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Putting Emails In Folders Is a Waste of Time, Says IBM Study 434

An anonymous reader writes "There are two types of office workers in the world — those who file their emails in folders, and those who use search. Well, it looks like the searchers are smarter. A 354-user study by IBM research found that users who just searched their inbox found emails slightly faster than users who had filed them by folder. Add the time spent filing and the searchers easily come out on top. Apparently the filers are using their inbox as a to-do list rather than wanting to categorize information to find it more easily."
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Putting Emails In Folders Is a Waste of Time, Says IBM Study

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  • by JWSmythe ( 446288 ) <> on Sunday October 09, 2011 @11:41PM (#37658840) Homepage Journal

        Shouldn't that be, people in the small sample set, suck at organizing emails?

        I think some of us do pretty damned well. I have a dozen primary folders, and dated archives (year and month). Searching one huge box for say resumes that came in regarding a position we were hiring for in April. Despite how nice it may be to search by message content, applicants suck. You might think it's ok, because applicants who can't write a cover letter aren't worth finding. That's ok, except for when a superior wants to audit the hiring, and see all the applicant submissions. So the better option is to read all the mail that came in during that period? Great. That'll take a while.

  • "Reference" folder (Score:5, Interesting)

    by Bodero ( 136806 ) on Sunday October 09, 2011 @11:43PM (#37658850)
    I once read a Best Practices manual for Microsoft Outlook [] by the Outlook team that changed how I deal with email. The premise is this:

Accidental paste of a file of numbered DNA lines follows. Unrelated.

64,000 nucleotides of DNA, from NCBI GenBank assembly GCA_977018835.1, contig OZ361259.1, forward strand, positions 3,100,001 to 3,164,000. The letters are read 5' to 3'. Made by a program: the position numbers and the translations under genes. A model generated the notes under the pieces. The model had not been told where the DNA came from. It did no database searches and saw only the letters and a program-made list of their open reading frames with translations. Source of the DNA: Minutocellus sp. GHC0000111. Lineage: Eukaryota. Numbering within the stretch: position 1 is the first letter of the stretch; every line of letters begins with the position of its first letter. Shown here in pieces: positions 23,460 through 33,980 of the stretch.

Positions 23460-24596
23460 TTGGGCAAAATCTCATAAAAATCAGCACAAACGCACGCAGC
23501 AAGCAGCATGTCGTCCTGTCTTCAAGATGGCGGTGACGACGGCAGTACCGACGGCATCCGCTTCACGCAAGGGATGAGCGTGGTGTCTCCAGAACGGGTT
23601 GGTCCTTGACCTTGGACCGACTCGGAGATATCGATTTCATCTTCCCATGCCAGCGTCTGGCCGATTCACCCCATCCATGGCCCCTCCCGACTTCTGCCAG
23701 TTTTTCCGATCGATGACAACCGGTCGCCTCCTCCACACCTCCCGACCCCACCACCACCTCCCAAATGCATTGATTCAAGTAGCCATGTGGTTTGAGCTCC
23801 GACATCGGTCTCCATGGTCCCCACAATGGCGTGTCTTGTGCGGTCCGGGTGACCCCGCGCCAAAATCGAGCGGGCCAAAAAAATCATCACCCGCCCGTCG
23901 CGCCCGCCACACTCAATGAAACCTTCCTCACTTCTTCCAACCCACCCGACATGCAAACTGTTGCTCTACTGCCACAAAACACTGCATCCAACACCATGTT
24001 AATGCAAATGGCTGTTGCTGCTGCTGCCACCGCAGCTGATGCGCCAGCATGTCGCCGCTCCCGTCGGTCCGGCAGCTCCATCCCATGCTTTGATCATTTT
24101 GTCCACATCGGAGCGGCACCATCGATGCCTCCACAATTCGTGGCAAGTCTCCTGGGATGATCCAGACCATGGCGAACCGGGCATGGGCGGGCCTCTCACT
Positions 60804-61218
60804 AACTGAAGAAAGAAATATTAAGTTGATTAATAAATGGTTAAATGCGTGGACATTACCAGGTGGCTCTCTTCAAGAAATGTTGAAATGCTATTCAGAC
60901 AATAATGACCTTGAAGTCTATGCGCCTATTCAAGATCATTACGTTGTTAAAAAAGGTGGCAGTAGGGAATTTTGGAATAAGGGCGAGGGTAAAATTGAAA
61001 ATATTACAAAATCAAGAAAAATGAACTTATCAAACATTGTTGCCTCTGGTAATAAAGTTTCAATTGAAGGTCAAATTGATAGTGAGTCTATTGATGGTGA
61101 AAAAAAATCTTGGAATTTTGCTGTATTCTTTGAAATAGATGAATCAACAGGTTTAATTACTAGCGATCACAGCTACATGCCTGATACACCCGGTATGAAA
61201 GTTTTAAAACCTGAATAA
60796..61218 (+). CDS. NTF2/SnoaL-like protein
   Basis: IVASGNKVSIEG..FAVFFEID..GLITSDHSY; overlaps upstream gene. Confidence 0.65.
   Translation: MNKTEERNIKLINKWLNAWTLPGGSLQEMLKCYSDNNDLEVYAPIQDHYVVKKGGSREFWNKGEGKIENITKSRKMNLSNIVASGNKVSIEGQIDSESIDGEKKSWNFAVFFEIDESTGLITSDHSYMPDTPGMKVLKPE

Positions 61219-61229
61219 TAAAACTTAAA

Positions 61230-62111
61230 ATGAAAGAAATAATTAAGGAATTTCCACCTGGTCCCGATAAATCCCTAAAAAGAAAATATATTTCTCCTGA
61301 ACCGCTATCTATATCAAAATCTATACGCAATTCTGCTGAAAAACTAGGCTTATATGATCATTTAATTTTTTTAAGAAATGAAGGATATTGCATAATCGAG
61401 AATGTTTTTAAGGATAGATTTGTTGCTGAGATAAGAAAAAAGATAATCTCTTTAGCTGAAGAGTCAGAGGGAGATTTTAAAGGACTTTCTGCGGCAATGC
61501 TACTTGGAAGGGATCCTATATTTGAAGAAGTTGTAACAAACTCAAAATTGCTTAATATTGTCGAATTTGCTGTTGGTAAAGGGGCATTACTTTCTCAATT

• Have only two folders: Inbox, and Reference.
    • When an email comes in and it does not need to be acted on, read it, then move it to Reference.
    • If an email needs to be acted upon, leave it in your inbox until the task is complete. This may be hours, days, weeks or months. But everything in your inbox is something that is waiting on someone.

    I frequently had a habit of reading emails on my smartphone and forgetting about them. Now, I can either move them to Reference on my phone, or do it when I get back to my desk. But nothing slips through the cracks this way, which was a huge problem when I first got a smartphone.

  • Re:Odd Conclusion (Score:5, Interesting)

    by QuasiSteve ( 2042606 ) on Sunday October 09, 2011 @11:43PM (#37658852)

    The problem is that unless the sorting mechanism is perfect you can wind up in the situation where you never see an email and don't know that it's even arrived.

    Wouldn't your mail client indicate that you have N unread e-mails (sometimes configurable to only show those N from up to M days ago) in the folder it was sorted to?
    Pretty hard to miss.

    I do think the researchers' claim is a bit silly, but your concern is tangential with another..

    The researchers checked two groups:
    1. Those who simply let the computer search their entire inbox (be that with or without sorted folders) for the e-mail.
    2. Those who go to the sorted folder they believe the e-mail to be in, and then manually look through all of the e-mails in that folder hoping to spot it.

    The second group isn't very realistic. More commonly (that I've seen), that group goes to the folder that they believe the e-mail to be in, and then let the computer search that folder. That means the computer doesn't have to look through, say, 2,000 e-mails - it only has to look through, say, 100.
    Depending on whether or not the computer can scan every folder faster than you can click to the folder, the latter can be much faster. Certainly on older computers with slow harddisks.

    However, there is one problem that crops up... what if the folder you think the e-mail is in, is not where it actually is. What if the e-mail from John about Vacation isn't in the folder 'John' but in the folder 'Vacation'?
    That's where time is usually wasted, which often results in having to search all of the folders anyway if you don't remember which other folder(s) it might be in.

    I think the vastly increased speed with which e-mails can be searched - especially if you use e.g. gmail which can search many times faster than your home box - does mean that folders become less important in terms of organizing e-mails for faster retrieval purposes. They'll still have their place for organization in general, though (i.e. 'work' vs 'personal') - but alongside tags and 'search folders'.

Scientists are people who build the Brooklyn Bridge and then buy it. -- William Buckley